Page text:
Sunday, May 15, 2011

From England to France in a Ness Yawl

A nice day for crossing the Channel in a small boat. Giacomo and Bruno in Clodia.

My good friend, Max, comments at the end of this post that the video doesn't capture the level of commercial traffic on this body of water. This is exactly the contrast that Giacomo and Bruno have set out to demonstrate. The speed and power of modern maritime commerce actually creates a hazardous environment for smaller boats, besides being one of the major polluters of our water planet.

It will appear absurd to many to suggest that we could provide the world's needs using a less invasive technology. But Giacomo and Bruno have just shown that what most people think is not necessarily so. Yes, perhaps it is absurd to imagine the English Channel littered with thousands of tiny boats the size of Clodia, bringing goods to market. This example is all the more powerful because of that symbolism.

The technology propounded here could be expanded to accommodate a grander scale. At the same time, a new paradigm involving reduced needless consumption would mitigate the megalithic need for monster container ships and tankers.

Bruno and Giacomo will spend the next few months demonstrating how a web of physically interactive humanity can supplant the market driven economy with an economy based on respect, responsibility and caring. A world where we all win, rather than a race for winner takes all.

Perhaps then, the poisonous red petrochemical haze we see on the horizon in the video above will disappear forever.


Bursledon Blogger said...

It was a good day for a crossing,

the film didn't really show how busy that stretch of water is, normally you can see 5 or 6 large ships travelling in each direction as you cross first the west bound and then east bound traffic separation lanes!!

Great stuff from Giacomo and Bruno

doryman said...

And our friends were below the radar. Skillful mariners and lucky too!

manontheriver said...

Yes my friends, the traffic is impressive and the speed of these monsters too. We are coming from Venice where we are well used to it, but at a different speed, expecially with the big ships. We had a boat following us in case of danger and they helped very much us across the shipping lanes. It was not possible for us to cross them at 90°.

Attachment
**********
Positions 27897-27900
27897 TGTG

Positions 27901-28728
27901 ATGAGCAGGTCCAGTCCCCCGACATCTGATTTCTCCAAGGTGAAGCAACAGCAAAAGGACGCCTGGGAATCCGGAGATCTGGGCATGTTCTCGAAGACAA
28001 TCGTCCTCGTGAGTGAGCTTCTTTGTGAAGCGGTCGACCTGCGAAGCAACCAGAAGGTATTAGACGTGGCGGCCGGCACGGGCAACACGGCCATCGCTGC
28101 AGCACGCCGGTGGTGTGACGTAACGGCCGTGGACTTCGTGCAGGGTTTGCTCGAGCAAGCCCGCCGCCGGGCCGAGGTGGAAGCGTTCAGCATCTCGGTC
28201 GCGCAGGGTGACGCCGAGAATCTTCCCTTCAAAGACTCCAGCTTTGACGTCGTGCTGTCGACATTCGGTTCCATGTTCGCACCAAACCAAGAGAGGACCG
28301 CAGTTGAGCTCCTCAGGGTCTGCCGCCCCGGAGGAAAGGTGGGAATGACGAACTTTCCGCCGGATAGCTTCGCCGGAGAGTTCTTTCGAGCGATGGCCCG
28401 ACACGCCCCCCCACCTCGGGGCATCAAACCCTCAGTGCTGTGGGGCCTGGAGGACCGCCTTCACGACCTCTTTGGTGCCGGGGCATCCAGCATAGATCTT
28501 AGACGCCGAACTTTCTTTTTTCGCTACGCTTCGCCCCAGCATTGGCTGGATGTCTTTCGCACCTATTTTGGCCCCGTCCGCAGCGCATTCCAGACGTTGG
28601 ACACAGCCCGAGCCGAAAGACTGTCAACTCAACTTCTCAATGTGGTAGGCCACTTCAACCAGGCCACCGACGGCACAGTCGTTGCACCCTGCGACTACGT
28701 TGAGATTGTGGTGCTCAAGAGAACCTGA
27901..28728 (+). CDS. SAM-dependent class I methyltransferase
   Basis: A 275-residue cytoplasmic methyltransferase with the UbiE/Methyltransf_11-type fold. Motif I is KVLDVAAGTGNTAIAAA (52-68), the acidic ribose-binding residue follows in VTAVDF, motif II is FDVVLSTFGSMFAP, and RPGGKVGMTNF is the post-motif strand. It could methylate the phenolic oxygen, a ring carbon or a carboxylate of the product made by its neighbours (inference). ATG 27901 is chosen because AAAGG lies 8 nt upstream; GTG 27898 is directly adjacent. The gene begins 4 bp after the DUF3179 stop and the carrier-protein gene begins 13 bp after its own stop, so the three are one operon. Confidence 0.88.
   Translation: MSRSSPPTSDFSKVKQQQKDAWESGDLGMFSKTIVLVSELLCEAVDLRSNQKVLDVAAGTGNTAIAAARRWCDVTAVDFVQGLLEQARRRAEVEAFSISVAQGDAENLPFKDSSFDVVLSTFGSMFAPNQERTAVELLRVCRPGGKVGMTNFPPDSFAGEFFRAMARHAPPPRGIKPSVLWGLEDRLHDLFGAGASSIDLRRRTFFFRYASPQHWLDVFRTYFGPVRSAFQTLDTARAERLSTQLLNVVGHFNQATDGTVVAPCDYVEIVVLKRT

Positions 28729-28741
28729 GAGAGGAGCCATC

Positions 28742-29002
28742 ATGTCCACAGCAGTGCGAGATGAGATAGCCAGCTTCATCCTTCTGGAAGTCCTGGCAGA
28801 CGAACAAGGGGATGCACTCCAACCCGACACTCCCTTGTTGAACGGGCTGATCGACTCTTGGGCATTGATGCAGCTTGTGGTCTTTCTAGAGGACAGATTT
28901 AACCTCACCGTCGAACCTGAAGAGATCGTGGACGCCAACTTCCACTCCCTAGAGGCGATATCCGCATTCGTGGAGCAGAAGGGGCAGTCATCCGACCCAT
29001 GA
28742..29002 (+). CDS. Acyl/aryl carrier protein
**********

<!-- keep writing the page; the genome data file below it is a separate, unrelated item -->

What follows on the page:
But we could make it. Thanks to the Viking Gods.

Claudia Myatt said...

Well done to Clodia and crew! It's a tricky crossing in a bigger boat, so I hope you are enjoying some well deserved French wine.

Michael said...

I found this video wonderful and interesting. I sailed as Master and made over 200 channel voyages in 7 years in the European short sea trade (300 foot coaster). The red haze you mention is very apparent. visibility in the channel during the summer was often poor, in the range of 3-5 miles due to that haze. early mornings with high humidity made for beautiful sunrises.

I own a work boat quality version of doryman's avatar, a tropic bird and this video gives me more inspiration to get it on the water!

doryman said...

Love to hear more about your Tropic Bird. Maybe some pictures?
Please write me

O Docker said...

Little ships once saved the day in the channel.

Maybe there was a wider lesson there.

doryman said...

No matter the incalculable lessons taught, the lesson is in the learning.

Detain me; I wax philosophic.